I realized it’s been a long time since I’ve posted a new smoothie recipe, so here’s my current favorite:

Pineapple Mango Smoothie
Pineapple Mango Smoothie

Pineapple Mango Smoothie:

Ingredients:

  • 1/2 cup vanilla coconut milk (recipe here)
  • 1/2 cup pomegranate juice
  • 1 tbsp flax seed (if your blender won’t pulverize this buy it ground)
  • handful fresh baby spinach
  • 1/2 cup frozen mangos
  • 1/2 cup frozen pineapple

Blend it up in the mixer of your choice! I still love my Vitamix and make smoothies for myself and my partner every morning. If you’d like to indulge in the rest of the meal pictured above, make yourself some Scrambled Eggs with Spinach!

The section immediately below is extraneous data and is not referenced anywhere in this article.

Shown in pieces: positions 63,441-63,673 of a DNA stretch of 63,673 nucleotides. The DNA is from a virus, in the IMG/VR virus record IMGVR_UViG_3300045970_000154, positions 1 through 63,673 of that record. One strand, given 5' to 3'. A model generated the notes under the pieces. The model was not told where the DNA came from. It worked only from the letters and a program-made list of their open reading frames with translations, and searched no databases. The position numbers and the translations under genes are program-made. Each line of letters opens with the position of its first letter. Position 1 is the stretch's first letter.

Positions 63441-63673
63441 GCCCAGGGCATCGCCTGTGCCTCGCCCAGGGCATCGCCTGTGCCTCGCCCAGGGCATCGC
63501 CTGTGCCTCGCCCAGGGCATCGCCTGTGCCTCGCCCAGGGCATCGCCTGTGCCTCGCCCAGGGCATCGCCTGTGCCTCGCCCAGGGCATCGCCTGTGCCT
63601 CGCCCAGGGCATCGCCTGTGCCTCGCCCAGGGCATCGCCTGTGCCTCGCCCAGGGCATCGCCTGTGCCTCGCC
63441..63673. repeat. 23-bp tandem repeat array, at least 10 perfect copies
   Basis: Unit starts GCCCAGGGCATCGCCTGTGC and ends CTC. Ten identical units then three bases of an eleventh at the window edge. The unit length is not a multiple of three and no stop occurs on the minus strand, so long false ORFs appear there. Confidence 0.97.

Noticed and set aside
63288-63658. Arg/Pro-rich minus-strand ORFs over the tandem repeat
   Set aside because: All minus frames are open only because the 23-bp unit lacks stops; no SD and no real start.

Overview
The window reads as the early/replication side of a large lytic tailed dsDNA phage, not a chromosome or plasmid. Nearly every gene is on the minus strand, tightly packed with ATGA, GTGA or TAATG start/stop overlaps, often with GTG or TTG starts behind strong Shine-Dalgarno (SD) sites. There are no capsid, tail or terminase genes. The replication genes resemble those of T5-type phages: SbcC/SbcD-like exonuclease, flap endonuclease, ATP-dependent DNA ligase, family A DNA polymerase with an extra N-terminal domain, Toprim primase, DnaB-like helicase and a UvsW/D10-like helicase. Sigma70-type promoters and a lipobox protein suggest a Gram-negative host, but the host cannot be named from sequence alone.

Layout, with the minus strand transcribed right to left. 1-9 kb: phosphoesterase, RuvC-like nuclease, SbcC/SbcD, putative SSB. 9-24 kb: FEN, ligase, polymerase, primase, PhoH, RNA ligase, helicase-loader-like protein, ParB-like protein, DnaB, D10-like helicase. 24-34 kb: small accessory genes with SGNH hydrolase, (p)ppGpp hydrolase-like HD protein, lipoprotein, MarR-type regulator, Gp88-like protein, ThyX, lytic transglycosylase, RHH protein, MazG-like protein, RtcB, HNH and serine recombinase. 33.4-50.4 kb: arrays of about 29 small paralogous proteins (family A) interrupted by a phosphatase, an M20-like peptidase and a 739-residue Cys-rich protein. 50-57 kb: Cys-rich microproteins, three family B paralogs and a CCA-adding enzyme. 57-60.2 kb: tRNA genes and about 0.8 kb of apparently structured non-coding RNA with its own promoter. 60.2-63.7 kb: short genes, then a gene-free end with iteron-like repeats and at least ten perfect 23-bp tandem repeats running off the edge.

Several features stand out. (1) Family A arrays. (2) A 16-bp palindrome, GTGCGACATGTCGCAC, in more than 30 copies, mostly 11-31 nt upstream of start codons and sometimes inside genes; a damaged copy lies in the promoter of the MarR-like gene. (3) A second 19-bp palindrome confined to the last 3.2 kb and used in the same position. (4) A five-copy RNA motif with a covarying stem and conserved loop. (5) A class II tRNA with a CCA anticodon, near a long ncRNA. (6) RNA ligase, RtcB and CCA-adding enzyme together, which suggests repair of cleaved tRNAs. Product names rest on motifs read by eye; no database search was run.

Scrambled Eggs with Spinach (yes, this may sound simple but I’m posting the recipe because I believe my scrambled eggs are recipe-worthy)

Ingredients:

  • two eggs (preferably free-range organic, even better if they’re local)
  • 1 tbsp unsweetened coconut milk (recipe here, omit vanilla and sweetener)
  • handful baby spinach
  • 1 tbsp coconut oil (or fat of your choosing)
  • salt and pepper to taste

Directions:

  1. Melt oil in pan over medium-low
  2. Beat eggs with milk, salt and pepper until slightly frothy.
  3. Add eggs to pan and move continuously. This is the biggest trick to making light, fluffy eggs; keep them moving constantly. I like to use a heat-safe silicon spatula to keep folding them in on each other.
  4. When eggs are barely firm (maybe 20-30 seconds in the pan) add the spinach.
  5. Continue moving constantly until they reach desired firmness and spinach has wilted.

Now have your smoothie and scramble and go take over the world! 😉

C25K Redux & Climbing for the Top!